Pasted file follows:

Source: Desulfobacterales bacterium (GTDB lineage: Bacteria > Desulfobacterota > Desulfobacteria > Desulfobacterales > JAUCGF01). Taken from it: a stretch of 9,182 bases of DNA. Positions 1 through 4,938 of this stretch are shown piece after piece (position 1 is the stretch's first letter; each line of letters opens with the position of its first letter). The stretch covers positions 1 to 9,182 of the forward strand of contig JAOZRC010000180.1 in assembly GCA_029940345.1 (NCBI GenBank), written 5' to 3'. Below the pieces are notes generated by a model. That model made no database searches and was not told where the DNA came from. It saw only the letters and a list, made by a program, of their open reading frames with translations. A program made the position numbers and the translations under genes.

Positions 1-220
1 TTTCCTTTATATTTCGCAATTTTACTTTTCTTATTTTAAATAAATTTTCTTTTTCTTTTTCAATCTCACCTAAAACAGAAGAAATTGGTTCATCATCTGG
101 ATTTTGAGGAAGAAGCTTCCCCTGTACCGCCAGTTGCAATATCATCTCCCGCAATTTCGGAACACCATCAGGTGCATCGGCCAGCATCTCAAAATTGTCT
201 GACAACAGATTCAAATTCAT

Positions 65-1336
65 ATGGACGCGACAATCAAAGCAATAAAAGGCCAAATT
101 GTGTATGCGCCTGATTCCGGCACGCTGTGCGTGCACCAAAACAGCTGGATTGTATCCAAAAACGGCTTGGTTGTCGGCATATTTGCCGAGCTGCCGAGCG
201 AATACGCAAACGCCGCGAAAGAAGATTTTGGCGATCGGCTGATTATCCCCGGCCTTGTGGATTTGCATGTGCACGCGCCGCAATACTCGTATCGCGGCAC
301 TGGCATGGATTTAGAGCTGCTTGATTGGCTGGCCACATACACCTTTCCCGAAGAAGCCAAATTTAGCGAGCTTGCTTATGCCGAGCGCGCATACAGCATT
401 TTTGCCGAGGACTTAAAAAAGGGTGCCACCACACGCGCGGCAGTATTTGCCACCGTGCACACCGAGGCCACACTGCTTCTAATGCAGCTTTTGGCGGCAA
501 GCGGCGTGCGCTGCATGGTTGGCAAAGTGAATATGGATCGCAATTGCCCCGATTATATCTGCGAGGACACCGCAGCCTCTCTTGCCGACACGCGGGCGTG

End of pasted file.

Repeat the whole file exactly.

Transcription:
Source: Desulfobacterales bacterium (GTDB lineage: Bacteria > Desulfobacterota > Desulfobacteria > Desulfobacterales > JAUCGF01). Taken from it: a stretch of 9,182 bases of DNA. Positions 1 through 4,938 of this stretch are shown piece after piece (position 1 is the stretch's first letter; each line of letters opens with the position of its first letter). The stretch covers positions 1 to 9,182 of the forward strand of contig JAOZRC010000180.1 in assembly GCA_029940345.1 (NCBI GenBank), written 5' to 3'. Below the pieces are notes generated by a model. That model made no database searches and was not told where the DNA came from. It saw only the letters and a list, made by a program, of their open reading frames with translations. A program made the position numbers and the translations under genes.

Positions 1-220
1 TTTCCTTTATATTTCGCAATTTTACTTTTCTTATTTTAAATAAATTTTCTTTTTCTTTTTCAATCTCACCTAAAACAGAAGAAATTGGTTCATCATCTGG
101 ATTTTGAGGAAGAAGCTTCCCCTGTACCGCCAGTTGCAATATCATCTCCCGCAATTTCGGAACACCATCAGGTGCATCGGCCAGCATCTCAAAATTGTCT
201 GACAACAGATTCAAATTCAT

Positions 65-1336
65 ATGGACGCGACAATCAAAGCAATAAAAGGCCAAATT
101 GTGTATGCGCCTGATTCCGGCACGCTGTGCGTGCACCAAAACAGCTGGATTGTATCCAAAAACGGCTTGGTTGTCGGCATATTTGCCGAGCTGCCGAGCG
201 AATACGCAAACGCCGCGAAAGAAGATTTTGGCGATCGGCTGATTATCCCCGGCCTTGTGGATTTGCATGTGCACGCGCCGCAATACTCGTATCGCGGCAC
301 TGGCATGGATTTAGAGCTGCTTGATTGGCTGGCCACATACACCTTTCCCGAAGAAGCCAAATTTAGCGAGCTTGCTTATGCCGAGCGCGCATACAGCATT
401 TTTGCCGAGGACTTAAAAAAGGGTGCCACCACACGCGCGGCAGTATTTGCCACCGTGCACACCGAGGCCACACTGCTTCTAATGCAGCTTTTGGCGGCAA
501 GCGGCGTGCGCTGCATGGTTGGCAAAGTGAATATGGATCGCAATTGCCCCGATTATATCTGCGAGGACACCGCAGCCTCTCTTGCCGACACGCGGGCGTG